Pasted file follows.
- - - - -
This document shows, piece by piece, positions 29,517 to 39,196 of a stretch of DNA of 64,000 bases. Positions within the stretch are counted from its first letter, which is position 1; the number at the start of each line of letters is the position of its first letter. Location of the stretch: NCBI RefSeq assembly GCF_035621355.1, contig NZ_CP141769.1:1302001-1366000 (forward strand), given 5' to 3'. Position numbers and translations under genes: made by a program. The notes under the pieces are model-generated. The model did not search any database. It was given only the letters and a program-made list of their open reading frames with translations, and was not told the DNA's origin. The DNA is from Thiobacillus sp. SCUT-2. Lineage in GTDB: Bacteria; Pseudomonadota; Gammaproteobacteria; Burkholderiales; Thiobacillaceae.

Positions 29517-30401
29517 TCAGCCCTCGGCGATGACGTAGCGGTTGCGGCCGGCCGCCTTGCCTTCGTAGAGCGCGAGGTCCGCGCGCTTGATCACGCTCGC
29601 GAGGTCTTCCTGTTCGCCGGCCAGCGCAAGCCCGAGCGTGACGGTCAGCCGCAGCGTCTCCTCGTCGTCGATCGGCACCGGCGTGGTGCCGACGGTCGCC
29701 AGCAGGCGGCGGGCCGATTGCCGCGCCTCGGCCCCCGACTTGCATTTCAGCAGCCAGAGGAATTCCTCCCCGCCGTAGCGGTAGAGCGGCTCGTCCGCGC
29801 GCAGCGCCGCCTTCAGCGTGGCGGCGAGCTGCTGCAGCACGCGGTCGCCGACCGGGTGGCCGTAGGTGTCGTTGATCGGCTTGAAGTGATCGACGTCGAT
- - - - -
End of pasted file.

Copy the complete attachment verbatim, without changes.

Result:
This document shows, piece by piece, positions 29,517 to 39,196 of a stretch of DNA of 64,000 bases. Positions within the stretch are counted from its first letter, which is position 1; the number at the start of each line of letters is the position of its first letter. Location of the stretch: NCBI RefSeq assembly GCF_035621355.1, contig NZ_CP141769.1:1302001-1366000 (forward strand), given 5' to 3'. Position numbers and translations under genes: made by a program. The notes under the pieces are model-generated. The model did not search any database. It was given only the letters and a program-made list of their open reading frames with translations, and was not told the DNA's origin. The DNA is from Thiobacillus sp. SCUT-2. Lineage in GTDB: Bacteria; Pseudomonadota; Gammaproteobacteria; Burkholderiales; Thiobacillaceae.

Positions 29517-30401
29517 TCAGCCCTCGGCGATGACGTAGCGGTTGCGGCCGGCCGCCTTGCCTTCGTAGAGCGCGAGGTCCGCGCGCTTGATCACGCTCGC
29601 GAGGTCTTCCTGTTCGCCGGCCAGCGCAAGCCCGAGCGTGACGGTCAGCCGCAGCGTCTCCTCGTCGTCGATCGGCACCGGCGTGGTGCCGACGGTCGCC
29701 AGCAGGCGGCGGGCCGATTGCCGCGCCTCGGCCCCCGACTTGCATTTCAGCAGCCAGAGGAATTCCTCCCCGCCGTAGCGGTAGAGCGGCTCGTCCGCGC
29801 GCAGCGCCGCCTTCAGCGTGGCGGCGAGCTGCTGCAGCACGCGGTCGCCGACCGGGTGGCCGTAGGTGTCGTTGATCGGCTTGAAGTGATCGACGTCGAT